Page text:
The issue is we think that we think our money problem is that we don’t have enough of it when in reality, our money problem is what we believe about what we have.
When we think our money problem is that we don’t have enough, we think we will solve money problems through buying, not talking about it, accumulating more of it, or thinking highly about it.
Instead, when we see that our money problem is what we believe about what we have, we begin to clean up our thinking and beliefs around money.
I remember when I had this conversation with my mom as I was entering college. Why do we not care about money spiritually but care about money in this human experience? My mom’s answer was this, “we need money in this world.” That was as pragmatic and direct as you can get.
As someone with an MBA from an Ivy League school, you would think that money comes easily to me but I remember struggling with the thought around whether or not I deserved the amount of money I was being paid. The same thoughts of it’s not enough transferred into it’s too much. With these thoughts came feelings of proving my worth through overworking and stress. As if I had to be unhappy or stressed and in order to deserve that amount of money.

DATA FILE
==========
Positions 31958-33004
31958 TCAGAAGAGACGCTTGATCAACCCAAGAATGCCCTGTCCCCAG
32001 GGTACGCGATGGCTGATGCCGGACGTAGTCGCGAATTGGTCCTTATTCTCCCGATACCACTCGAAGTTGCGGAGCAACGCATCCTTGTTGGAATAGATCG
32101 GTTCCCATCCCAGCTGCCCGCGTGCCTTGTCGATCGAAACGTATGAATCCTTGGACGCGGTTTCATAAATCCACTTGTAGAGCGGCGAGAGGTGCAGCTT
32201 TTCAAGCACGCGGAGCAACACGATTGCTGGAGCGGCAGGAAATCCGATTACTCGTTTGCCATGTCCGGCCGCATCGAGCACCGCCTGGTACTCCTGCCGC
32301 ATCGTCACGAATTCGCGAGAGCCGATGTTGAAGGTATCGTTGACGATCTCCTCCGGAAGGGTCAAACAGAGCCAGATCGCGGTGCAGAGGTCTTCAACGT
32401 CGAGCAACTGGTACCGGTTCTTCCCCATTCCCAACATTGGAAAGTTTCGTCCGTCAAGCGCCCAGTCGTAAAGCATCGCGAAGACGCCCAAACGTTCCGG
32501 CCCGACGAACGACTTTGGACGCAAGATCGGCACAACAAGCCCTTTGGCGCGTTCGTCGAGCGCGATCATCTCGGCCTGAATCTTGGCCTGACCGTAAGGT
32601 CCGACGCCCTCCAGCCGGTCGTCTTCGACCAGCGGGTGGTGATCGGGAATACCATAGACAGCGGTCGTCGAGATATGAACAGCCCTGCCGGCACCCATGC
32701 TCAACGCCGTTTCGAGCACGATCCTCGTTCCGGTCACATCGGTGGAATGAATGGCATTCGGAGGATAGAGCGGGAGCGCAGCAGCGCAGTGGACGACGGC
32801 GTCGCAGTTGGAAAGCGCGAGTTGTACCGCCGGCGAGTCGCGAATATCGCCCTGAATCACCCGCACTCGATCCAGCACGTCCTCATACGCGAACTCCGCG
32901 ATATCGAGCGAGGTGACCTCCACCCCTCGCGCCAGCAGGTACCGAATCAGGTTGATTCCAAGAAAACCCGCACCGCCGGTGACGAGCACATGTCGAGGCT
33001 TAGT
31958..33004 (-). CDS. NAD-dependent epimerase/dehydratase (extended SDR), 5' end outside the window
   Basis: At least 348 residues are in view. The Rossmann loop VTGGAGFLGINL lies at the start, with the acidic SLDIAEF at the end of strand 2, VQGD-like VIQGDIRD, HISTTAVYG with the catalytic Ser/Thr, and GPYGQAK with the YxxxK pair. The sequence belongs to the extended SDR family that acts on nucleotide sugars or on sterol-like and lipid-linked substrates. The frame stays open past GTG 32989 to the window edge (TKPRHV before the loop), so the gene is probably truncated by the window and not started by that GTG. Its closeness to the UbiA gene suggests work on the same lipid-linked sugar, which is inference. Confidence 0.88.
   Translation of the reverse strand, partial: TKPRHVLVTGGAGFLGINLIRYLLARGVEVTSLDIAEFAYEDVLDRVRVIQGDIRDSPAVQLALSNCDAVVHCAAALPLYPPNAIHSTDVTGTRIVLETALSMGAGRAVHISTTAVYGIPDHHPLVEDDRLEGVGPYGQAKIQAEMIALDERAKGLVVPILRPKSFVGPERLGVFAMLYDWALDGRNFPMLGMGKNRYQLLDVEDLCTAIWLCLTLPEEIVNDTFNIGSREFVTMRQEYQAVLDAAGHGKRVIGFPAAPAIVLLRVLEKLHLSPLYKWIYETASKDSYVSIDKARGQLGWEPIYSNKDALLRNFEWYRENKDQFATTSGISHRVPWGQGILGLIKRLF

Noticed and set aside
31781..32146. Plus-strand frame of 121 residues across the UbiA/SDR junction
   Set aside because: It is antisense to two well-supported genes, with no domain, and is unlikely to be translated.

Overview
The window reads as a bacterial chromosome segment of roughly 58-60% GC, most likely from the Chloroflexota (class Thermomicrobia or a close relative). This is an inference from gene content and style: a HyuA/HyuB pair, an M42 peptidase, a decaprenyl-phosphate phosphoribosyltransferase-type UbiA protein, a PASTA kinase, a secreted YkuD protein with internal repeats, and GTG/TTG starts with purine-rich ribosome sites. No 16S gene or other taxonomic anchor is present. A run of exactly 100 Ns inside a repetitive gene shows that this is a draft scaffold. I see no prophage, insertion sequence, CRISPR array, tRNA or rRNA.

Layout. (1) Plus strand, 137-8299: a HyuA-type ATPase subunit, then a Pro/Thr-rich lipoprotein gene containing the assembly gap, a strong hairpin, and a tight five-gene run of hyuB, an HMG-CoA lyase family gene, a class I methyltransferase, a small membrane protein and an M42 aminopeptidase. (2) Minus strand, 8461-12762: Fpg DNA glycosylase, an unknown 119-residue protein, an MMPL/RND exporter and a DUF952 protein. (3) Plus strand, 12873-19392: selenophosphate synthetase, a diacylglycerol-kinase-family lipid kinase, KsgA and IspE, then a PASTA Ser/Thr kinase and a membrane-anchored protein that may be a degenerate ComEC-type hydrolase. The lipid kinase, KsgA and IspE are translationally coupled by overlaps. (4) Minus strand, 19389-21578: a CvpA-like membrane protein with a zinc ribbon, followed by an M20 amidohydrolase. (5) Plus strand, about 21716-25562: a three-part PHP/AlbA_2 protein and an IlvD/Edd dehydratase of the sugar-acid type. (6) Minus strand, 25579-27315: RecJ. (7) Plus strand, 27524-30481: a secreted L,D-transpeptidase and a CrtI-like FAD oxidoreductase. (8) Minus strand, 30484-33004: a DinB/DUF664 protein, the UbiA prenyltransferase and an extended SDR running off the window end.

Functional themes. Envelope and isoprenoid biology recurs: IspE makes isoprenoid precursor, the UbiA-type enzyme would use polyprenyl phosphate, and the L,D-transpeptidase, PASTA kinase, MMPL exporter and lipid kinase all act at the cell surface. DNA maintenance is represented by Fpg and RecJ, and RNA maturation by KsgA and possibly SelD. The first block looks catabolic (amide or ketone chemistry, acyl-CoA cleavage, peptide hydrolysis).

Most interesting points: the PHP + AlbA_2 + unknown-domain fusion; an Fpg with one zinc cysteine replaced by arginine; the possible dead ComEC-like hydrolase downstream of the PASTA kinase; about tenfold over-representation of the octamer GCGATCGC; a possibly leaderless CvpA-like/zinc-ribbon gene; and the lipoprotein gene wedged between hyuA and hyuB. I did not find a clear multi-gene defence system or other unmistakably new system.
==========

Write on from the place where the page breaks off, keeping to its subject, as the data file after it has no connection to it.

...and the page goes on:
In reality, it’s not about enough or too much money. It’s about what you want or need and why.
Our relationship with money as an energy and as a belief system is one that needs to be examined and maintained, the same way we work with anyone in a relationship. Clinging and neediness is not healthy in a human relationship and it’s not healthy in your money relationship. Neither is avoidance or putting it on a pedestal. When we can bring a sense of real pragmatism, it looks like questioning everything without a judgement of good or bad labelled to it. Do you have enough money for your needs? Yes. Do you have enough money to do what you want to do with freedom in life? No.
That’s where we start. No good or bad or panic buttons that need to be activated. Just a sense of curiosity and interest.